“How well did the president respond to a new and totally surprising set of circumstances and did he keep Americans safe? That’s the question,” said Senator Patrick J. Toomey, Republican of Pennsylvania, who reluctantly supported Mr. Trump in 2016.
Mr. Biden and Mr. Trump are facing a combination of conventional and wildly atypical challenges as they attempt to reposition themselves for the general election. For Mr. Biden, the traditional tasks of healing primary-season wounds and building up stronger campaign machinery have been greatly complicated by the context of the virus. He installed a new campaign manager, Jennifer O’Malley Dillon, and his aides have been recruiting a more robust staff, but many of the usual functions of a campaign — including voter outreach and fund-raising — have been slowed or halted by the quasi-national lockdown.
His efforts to smooth divisions within the Democratic Party have taken place over the phone or in public forums like television interviews. He has spoken by phone to a number of his former primary rivals, including Mr. Sanders and Senator Elizabeth Warren, endorsing several key liberal priorities aimed at securing their energetic support. On NBC’s “Today” show on Tuesday, Mr. Biden said he wanted Mr. Sanders to be “part of the journey” for his campaign and eventual administration.
Even the usual process of auditioning vice-presidential candidates has been upended by the virus, since it is not possible under the circumstances for Mr. Biden to hold in-person meetings with a range of options and go out for a day or two with each of them on the campaign trail. Still, Mr. Biden has said that he would begin the process of seriously vetting potential running mates within weeks.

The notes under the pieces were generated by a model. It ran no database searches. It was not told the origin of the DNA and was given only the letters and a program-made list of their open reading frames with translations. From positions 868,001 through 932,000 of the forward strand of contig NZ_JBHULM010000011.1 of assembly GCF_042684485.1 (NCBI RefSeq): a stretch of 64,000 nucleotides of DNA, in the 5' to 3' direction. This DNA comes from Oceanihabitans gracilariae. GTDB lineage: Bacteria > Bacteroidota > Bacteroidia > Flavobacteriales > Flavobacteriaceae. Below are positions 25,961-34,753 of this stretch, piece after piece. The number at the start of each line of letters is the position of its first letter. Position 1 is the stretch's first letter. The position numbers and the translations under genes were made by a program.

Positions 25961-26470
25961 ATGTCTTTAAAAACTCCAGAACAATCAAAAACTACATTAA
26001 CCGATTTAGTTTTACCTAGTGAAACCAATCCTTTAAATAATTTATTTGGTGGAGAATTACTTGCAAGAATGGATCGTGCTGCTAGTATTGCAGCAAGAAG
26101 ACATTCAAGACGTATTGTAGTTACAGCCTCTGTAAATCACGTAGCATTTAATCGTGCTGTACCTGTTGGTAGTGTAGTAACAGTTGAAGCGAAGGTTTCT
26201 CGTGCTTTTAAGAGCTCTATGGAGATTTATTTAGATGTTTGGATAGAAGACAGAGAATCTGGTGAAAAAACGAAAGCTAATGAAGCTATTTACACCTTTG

Democrats are fretting, as they often do, that Mr. Biden has been diminished or at least obscured by this crisis. But his performance, at least until the virus subsides, is far less important to the outcome of the election than whether Mr. Trump is seen as handling this crisis well in the crucial weeks ahead.
Mr. Trump, for his part, has been experimenting with a number of different campaign messages to replace the one he had counted on using: one that combined a promise that re-electing him would bring four more years of economic prosperity, with a warning that a far-left Democratic nominee would imperil that trajectory.
With the economic argument off limits, at least for now, and the Democratic Party’s left wing humbled in the primaries, Mr. Trump has been floating a number of alternative arguments for his candidacy in the White House briefing room, to uncertain effect.
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